Diamond Blackfan Anaemia is
Community Nursing Team
A parent talks about what life is like for her son who lives with DBA.
DBA affects both boys and girls, and every ethnic group.
Diagnosis is normally made when a child is less than 2 years old.
The two common options for treating DBA are corticosteroids and blood transfusions.
Bone marrow/stem cell transplantation may also be considered.
Some patients may also need Chelation Therapy.
Some patients have a family history of DBA.
50% have a genetic cause.
In many cases, they do not know the cause.
Red cell transfusions can also cause a build-up of extra iron in the body which can harm the heart and/or liver, cause diabetes, or slow down normal growth.
Chelation Therapy is used to remove excess iron in body tissues.
Depending on the patient’s medical condition and his/her doctor’s advice, but most patients are encouraged and able to get some form of physical exercise every day.
Normal physical activity is generally permitted.
Most families only have one child with DBA.
However, in 10% of cases, there is more than one affected family member.
If you have DBA, there’s a 50% chance your children will have DBA.
Common symptoms are the same as anaemia, including pale skin, sleepiness, rapid heartbeat and a heart murmur.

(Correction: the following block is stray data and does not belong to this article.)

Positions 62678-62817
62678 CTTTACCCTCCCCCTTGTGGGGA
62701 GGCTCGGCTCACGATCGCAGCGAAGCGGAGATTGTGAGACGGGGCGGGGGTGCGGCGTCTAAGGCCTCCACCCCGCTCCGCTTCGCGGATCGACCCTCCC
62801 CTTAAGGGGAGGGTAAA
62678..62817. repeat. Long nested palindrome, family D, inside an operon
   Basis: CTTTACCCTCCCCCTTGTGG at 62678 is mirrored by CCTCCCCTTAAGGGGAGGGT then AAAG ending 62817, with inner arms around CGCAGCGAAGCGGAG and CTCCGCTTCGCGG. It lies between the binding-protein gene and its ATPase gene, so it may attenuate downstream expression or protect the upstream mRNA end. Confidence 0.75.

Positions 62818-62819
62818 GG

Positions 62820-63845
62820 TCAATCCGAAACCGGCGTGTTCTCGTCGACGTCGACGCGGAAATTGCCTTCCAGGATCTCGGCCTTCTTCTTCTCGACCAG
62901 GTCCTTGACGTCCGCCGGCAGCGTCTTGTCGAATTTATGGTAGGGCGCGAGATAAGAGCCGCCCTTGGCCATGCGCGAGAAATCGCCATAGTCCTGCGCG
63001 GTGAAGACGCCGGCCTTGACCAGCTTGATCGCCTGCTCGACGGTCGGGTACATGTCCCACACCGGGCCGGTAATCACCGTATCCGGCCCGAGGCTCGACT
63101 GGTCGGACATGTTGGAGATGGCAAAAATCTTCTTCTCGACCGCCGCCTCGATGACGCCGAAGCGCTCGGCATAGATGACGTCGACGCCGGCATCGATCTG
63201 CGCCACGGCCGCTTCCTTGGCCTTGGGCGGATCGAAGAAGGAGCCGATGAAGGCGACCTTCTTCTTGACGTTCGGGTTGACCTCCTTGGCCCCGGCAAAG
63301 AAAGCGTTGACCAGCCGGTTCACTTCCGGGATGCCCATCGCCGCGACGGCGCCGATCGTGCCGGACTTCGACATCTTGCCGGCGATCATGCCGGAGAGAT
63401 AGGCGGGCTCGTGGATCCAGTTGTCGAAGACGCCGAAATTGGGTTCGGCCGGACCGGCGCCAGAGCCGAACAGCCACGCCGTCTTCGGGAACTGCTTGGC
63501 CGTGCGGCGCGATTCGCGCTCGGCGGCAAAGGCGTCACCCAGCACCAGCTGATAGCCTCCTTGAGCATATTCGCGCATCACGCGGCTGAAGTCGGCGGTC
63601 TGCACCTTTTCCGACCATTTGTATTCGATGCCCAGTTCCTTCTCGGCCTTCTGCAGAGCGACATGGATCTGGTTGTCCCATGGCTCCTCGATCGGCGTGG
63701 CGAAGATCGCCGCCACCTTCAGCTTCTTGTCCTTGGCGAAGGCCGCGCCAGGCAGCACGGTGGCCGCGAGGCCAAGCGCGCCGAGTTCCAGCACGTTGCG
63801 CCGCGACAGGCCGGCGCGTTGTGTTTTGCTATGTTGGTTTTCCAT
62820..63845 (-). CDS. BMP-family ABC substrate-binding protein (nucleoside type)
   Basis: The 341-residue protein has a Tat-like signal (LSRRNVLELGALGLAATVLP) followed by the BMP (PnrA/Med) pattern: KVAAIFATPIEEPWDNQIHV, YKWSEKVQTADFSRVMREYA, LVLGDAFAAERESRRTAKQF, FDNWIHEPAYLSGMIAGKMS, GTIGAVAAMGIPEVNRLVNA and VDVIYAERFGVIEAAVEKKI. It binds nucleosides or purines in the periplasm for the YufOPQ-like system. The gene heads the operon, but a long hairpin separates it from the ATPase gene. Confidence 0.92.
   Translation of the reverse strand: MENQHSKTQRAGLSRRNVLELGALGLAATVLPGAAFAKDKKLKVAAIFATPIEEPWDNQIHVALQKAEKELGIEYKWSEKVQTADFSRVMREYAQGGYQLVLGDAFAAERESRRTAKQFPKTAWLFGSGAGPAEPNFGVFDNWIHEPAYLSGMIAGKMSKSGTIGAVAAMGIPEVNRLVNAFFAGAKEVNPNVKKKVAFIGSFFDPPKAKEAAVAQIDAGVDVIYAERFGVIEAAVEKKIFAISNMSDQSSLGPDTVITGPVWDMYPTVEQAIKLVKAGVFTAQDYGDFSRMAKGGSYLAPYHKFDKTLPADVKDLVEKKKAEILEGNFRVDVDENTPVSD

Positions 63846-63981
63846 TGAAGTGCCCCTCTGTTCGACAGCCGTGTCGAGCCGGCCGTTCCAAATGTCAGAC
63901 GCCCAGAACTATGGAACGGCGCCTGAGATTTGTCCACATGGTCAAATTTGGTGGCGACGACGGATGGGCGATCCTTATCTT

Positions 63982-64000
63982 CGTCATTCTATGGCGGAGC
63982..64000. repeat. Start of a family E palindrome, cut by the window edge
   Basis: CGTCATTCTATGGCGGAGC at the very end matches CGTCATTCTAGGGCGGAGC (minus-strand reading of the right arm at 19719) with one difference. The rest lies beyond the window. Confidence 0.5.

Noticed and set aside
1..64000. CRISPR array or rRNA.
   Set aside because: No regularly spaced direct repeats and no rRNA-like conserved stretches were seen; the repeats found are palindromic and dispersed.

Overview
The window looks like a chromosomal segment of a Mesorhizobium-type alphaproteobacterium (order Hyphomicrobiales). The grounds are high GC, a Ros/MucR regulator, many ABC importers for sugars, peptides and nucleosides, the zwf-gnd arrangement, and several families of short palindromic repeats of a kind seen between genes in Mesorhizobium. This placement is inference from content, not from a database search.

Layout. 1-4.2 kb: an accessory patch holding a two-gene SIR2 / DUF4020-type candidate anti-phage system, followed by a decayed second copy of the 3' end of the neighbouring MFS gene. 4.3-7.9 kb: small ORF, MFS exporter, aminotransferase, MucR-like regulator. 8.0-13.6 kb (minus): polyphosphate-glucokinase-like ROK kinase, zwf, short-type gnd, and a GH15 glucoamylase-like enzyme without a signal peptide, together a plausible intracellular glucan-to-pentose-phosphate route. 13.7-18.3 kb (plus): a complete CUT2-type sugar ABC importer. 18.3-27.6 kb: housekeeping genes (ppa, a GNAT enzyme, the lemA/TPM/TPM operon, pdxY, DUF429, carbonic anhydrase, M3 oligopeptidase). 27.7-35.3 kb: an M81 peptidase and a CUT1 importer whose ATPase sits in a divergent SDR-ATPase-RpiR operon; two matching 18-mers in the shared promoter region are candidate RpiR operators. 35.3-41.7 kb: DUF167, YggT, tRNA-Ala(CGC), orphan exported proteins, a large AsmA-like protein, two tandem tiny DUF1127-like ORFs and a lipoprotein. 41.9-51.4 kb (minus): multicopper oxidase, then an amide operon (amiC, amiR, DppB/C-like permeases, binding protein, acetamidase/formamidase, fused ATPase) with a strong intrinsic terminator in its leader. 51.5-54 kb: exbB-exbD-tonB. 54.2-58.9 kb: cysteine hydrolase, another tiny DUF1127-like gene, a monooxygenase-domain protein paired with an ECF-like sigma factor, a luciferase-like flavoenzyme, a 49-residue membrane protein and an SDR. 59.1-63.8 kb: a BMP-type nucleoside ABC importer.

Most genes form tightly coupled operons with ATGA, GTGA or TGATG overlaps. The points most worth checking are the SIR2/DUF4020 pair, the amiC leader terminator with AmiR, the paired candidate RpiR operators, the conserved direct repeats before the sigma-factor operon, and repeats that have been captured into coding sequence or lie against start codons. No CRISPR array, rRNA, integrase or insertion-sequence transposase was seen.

In a blood transfusion, a person receives healthy red blood cells from another person.
Transfusions may be needed every 3-5 weeks.
Bone marrow/stem cell transplantation replaces a patient’s bone marrow/stem cells with those from a healthy, matching donor.
A patient’s old, faulty bone marrow is destroyed to make way for the stem cells.
This leaves the patient in a weakened state for some time, with long stays in hospital likely.
However, there are many people who have been successfully treated after having suffered the symptoms of DBA.
A stem cell transplant is only considered after every other treatment avenue has been exhausted.
Siblings have a 1 in 4 chance of being a match.